For those who appreciate satire that sings and stings, and who don't mind lyrics punctuated with profanities, have I got a show for you.
It's the zestfully subversive, expertly crafted and very funny "The Book of Mormon," the Tony Award-winning musical by Trey Parker and Matt Stone ("South Park") and Robert Lopez ("Avenue Q"). Taking Chicago by storm at Wednesday night's press opening, the Broadway tour is poised to reign supreme for some time. Tickets are sold out through March 3, 2013, and the nearly $1.5 million gross from last week's previews broke Bank of America Theatre records.
"The Book of Mormon"Location: Bank of America Theatre, 18 W. Monroe St., Chicago
Showtimes: 2 and 7:30 p.m. Wednesday; 7:30 p.m. Thursday and Friday; 2 and 8 p.m. Saturday; 2 and 7:30 p.m. Sunday through June 2, 2013. Also 7:30 p.m. Dec. 31
Running time: About two hours, 20 minutes with intermission
Rating: For adults only; contains mature language and subject matter
Info" (800) 775-2000 or broadwayinchicago.com
Get used to the "Mormons": They're sticking around. And that is good news for audiences of this gleefully profane, expertly paced and wonderfully sung "Book."
Tipping its hat to "The Lion King" and "The King and I," and with fleeting references to "Annie," the show boasts great wit and a winning score. Its tunefulness is evidenced by the irresistible opening salutation "Hello;" the terrific "Hasa Diga Eebowai," an endlessly chipper and irresistibly indecorous "Hakuna Matata" spoof; and the soaring "I Believe." a hilarious testament to the power of faith.
Scott Pask's shifting sets pairing real world squalor against celestial splendor and Brian MacDevitt's swirling, disco-ball-inspired lighting are ideal. So is choreographer and co-director Casey Nicholaw's canny choreography -- reminiscent of theme parks and cruise ships -- which perfectly suits these characters.
That said, what makes this show great is the skill with which tightrope walkers Parker, Stone and Lopez (who collaborated on the book, music and lyrics) lampoon the religion's more fantastical tenets, without ridiculing believers or their faith. For all its skewering of religion -- including sendups of Joseph Smith, Brigham Young and Jesus (played by Christopher Shyer with a hint of "South Park" character Cartman) -- "The Book of Mormon" celebrates unabashedly the qualities of duty, compassion and loyalty that most religions advance.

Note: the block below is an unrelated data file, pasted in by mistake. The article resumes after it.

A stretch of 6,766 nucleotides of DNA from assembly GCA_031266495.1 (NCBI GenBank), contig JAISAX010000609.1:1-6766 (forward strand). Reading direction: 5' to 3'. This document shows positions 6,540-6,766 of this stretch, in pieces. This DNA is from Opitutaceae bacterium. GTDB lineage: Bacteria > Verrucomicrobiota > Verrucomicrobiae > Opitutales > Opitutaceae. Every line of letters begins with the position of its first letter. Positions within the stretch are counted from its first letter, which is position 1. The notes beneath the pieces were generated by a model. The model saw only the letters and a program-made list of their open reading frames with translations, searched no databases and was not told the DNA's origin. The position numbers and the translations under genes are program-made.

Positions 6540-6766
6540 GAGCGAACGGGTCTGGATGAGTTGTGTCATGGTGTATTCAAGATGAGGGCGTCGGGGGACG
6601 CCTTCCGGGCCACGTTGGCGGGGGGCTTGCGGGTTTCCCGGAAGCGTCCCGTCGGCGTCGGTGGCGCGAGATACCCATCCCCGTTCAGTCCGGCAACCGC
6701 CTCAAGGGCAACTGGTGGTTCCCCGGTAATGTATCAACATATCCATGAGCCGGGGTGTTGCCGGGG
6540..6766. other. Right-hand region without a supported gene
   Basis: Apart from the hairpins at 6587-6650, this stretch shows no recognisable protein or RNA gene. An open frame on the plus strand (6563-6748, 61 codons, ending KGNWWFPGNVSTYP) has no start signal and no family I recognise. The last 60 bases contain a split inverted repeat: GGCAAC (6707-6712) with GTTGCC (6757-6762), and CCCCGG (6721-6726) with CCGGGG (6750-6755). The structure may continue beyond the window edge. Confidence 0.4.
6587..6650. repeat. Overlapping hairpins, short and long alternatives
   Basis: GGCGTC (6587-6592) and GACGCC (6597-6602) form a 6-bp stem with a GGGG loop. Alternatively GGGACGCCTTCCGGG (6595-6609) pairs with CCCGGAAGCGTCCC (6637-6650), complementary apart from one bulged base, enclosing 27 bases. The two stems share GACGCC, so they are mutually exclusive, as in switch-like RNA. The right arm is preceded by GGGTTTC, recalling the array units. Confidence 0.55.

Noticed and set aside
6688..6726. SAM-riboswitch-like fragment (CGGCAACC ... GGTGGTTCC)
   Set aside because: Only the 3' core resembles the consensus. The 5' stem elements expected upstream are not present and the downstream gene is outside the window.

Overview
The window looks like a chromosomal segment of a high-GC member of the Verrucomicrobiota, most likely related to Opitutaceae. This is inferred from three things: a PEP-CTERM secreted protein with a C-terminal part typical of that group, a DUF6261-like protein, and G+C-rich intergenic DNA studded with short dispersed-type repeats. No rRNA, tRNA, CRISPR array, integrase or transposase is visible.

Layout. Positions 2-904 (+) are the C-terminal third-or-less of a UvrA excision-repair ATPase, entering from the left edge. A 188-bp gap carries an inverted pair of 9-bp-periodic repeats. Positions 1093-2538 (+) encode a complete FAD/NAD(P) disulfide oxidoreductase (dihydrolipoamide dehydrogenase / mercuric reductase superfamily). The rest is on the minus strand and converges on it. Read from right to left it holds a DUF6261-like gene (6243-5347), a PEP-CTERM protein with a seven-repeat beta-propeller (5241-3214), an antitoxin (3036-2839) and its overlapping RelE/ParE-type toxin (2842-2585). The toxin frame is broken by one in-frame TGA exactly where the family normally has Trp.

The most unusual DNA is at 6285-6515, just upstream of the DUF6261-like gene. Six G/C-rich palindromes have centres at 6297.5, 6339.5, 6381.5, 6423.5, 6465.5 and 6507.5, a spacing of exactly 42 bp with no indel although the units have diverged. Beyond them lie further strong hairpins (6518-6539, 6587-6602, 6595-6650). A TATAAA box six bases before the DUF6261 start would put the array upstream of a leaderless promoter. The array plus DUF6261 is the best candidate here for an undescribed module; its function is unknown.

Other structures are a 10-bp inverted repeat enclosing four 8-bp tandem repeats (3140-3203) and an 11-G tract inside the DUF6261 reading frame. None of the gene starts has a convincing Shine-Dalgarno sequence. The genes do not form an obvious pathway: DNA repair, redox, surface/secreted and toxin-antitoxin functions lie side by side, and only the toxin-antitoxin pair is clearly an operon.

Irreverent, even shocking moments abound in this adults-only show where AIDS, female genital mutilation and maggots figure prominently (not to mention comically). Yet "The Book of Mormon" has a big heart and enormous affection for its characters. That is especially true of the principles, a pair of fresh-faced, unfailingly decent, young men who leave their Utah home to serve as missionaries in an impoverished African village terrorized by a warlord with an unprintable name.
The multi-hyphenate, fish-out-of-water, coming-of-age tale centers on BMOCC -- Big Man on Church Campus -- Elder Price (the charismatic Nic Rouleau, a fine singer who recreates the role he played on Broadway). A standout among his fellow missionaries-in-training, Price gets paired with the hapless Elder Cunningham (a show-stealing turn by the adorkable Ben Platt) on a two-year mission to a drought-stricken Ugandan village. Presiding over the small outpost is Mafala (James Vincent Meredith), whose village and daughter Nabalungi (Syesha Mercado whose slight frame belies a big voice) are threatened by the murderous General played by David Aron Damane.
Also on hand is Elder McKinley (fine work by Pierce Cassedy), a repressed young man who can switch off his homosexual urges but cannot fully suppress his inner tap dancer. He informs the newcomers they've been unable to convert the natives, who are skeptical of yet another religious group proposing to ease their suffering by way of the Good Word from a Good Book. All of that is set up for the ensuing culture clash, exuberantly expressed in the outrageous showstopper "Joseph Smith American Moses" -- an inspired (albeit much cruder) re-imagining of "The Small House of Uncle Thomas" from "The King and I."
Co-directors Parker and Nicholaw ("Spamalot," "The Drowsy Chaperone") keep the pace brisk and the laughs coming in numbers like "I Am Africa," a riotous sendup of narcissistic rock stars rallying around the cause du jour, and the operatic, over-the-top "Spooky Mormon Hell Dream" featuring dancing Starbucks cups along with the likes of Jeffrey Dahmer and Johnnie Cochran.
Surely, the easily offended won't be clamoring for tickets. But that just leaves more for those of us who like a bit of blasphemy with our Broadway.